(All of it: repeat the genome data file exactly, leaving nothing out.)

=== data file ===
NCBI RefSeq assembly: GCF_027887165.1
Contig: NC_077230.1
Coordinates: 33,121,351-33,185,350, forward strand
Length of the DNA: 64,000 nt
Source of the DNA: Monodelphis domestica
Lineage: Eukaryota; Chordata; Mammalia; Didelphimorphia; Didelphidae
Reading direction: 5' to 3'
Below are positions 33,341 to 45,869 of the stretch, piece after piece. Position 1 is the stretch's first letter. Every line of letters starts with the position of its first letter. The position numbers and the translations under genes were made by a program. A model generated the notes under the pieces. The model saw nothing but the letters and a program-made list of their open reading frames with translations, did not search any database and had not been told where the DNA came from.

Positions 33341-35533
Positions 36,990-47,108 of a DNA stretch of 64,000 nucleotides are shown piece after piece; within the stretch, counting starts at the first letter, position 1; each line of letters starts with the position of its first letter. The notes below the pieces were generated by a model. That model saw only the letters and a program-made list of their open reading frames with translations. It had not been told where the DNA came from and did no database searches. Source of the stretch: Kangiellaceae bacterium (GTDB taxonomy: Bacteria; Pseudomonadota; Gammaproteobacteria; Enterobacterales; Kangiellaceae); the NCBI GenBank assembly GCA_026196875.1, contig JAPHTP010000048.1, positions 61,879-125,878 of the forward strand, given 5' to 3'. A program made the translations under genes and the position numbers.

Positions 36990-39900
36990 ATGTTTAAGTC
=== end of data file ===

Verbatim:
NCBI RefSeq assembly: GCF_027887165.1
Contig: NC_077230.1
Coordinates: 33,121,351-33,185,350, forward strand
Length of the DNA: 64,000 nt
Source of the DNA: Monodelphis domestica
Lineage: Eukaryota; Chordata; Mammalia; Didelphimorphia; Didelphidae
Reading direction: 5' to 3'
Below are positions 33,341 to 45,869 of the stretch, piece after piece. Position 1 is the stretch's first letter. Every line of letters starts with the position of its first letter. The position numbers and the translations under genes were made by a program. A model generated the notes under the pieces. The model saw nothing but the letters and a program-made list of their open reading frames with translations, did not search any database and had not been told where the DNA came from.

Positions 33341-35533
Positions 36,990-47,108 of a DNA stretch of 64,000 nucleotides are shown piece after piece; within the stretch, counting starts at the first letter, position 1; each line of letters starts with the position of its first letter. The notes below the pieces were generated by a model. That model saw only the letters and a program-made list of their open reading frames with translations. It had not been told where the DNA came from and did no database searches. Source of the stretch: Kangiellaceae bacterium (GTDB taxonomy: Bacteria; Pseudomonadota; Gammaproteobacteria; Enterobacterales; Kangiellaceae); the NCBI GenBank assembly GCA_026196875.1, contig JAPHTP010000048.1, positions 61,879-125,878 of the forward strand, given 5' to 3'. A program made the translations under genes and the position numbers.

Positions 36990-39900
36990 ATGTTTAAGTC